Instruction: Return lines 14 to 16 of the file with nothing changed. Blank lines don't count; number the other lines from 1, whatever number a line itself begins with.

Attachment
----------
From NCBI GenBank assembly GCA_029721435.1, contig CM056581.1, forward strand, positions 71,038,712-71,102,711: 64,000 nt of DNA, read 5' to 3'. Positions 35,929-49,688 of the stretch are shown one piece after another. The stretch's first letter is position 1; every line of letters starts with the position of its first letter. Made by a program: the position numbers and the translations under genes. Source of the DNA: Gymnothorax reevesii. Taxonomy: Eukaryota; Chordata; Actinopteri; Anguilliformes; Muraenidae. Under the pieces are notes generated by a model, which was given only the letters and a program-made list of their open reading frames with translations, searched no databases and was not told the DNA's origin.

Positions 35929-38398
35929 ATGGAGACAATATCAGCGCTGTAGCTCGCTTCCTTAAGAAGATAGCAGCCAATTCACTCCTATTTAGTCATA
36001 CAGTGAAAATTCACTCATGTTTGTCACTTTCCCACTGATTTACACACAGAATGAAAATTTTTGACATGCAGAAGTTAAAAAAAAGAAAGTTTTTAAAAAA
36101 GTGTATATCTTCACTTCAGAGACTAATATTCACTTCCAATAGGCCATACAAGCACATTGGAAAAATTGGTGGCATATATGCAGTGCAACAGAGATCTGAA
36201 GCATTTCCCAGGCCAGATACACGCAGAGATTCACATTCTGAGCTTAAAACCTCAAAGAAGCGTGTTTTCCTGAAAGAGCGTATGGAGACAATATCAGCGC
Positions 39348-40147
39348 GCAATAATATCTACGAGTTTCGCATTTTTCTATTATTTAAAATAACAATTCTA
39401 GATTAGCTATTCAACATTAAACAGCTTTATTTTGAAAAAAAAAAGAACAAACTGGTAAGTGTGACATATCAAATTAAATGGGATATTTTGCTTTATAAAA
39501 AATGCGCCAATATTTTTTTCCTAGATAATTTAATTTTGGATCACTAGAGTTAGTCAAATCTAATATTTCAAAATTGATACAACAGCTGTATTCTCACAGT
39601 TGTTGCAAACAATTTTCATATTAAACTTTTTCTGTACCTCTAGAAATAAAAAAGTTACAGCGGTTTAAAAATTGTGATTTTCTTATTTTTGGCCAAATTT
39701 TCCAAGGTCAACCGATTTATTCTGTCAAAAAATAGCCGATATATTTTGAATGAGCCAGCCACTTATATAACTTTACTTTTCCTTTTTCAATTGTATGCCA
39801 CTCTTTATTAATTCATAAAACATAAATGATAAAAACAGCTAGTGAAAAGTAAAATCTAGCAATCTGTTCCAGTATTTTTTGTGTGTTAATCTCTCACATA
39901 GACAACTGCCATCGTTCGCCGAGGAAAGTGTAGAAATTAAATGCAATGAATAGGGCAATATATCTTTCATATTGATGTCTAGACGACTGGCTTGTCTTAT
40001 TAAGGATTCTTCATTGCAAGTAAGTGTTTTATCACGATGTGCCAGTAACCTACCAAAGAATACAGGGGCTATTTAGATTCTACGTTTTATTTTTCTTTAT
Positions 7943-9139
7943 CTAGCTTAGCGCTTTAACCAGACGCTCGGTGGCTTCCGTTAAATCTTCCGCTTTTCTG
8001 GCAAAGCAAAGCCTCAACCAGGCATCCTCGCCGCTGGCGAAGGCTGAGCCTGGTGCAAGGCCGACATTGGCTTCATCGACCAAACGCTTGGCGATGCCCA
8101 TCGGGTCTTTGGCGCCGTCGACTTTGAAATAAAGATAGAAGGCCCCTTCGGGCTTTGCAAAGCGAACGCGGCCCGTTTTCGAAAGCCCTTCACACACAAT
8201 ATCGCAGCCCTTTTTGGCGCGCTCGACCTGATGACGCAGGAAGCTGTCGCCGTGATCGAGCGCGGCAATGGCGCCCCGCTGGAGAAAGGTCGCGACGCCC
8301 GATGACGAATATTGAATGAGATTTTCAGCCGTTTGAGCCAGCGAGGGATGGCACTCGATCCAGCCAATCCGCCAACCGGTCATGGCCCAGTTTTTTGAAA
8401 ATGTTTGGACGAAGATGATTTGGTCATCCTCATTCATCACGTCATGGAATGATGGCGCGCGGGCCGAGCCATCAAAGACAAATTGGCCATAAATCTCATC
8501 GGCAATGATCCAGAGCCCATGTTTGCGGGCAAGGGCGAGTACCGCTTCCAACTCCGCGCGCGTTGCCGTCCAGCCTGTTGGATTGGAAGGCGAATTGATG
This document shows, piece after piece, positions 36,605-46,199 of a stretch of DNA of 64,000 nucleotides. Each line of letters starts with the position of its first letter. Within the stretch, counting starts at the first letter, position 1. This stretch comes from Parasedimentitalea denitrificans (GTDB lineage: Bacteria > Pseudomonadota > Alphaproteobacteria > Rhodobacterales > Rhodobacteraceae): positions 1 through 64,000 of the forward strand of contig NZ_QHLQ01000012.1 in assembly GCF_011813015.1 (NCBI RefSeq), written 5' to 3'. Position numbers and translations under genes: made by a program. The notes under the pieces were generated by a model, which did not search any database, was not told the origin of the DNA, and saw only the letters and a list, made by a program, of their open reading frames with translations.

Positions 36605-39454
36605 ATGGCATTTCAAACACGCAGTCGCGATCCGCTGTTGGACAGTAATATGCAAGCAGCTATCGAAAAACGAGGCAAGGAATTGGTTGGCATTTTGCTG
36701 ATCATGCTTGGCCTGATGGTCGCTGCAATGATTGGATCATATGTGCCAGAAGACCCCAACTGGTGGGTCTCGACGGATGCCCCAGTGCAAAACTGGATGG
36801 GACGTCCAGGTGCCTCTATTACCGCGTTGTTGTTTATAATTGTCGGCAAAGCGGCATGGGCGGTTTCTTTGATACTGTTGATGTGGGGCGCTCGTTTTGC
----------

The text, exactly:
39901 GACAACTGCCATCGTTCGCCGAGGAAAGTGTAGAAATTAAATGCAATGAATAGGGCAATATATCTTTCATATTGATGTCTAGACGACTGGCTTGTCTTAT
40001 TAAGGATTCTTCATTGCAAGTAAGTGTTTTATCACGATGTGCCAGTAACCTACCAAAGAATACAGGGGCTATTTAGATTCTACGTTTTATTTTTCTTTAT
Positions 7943-9139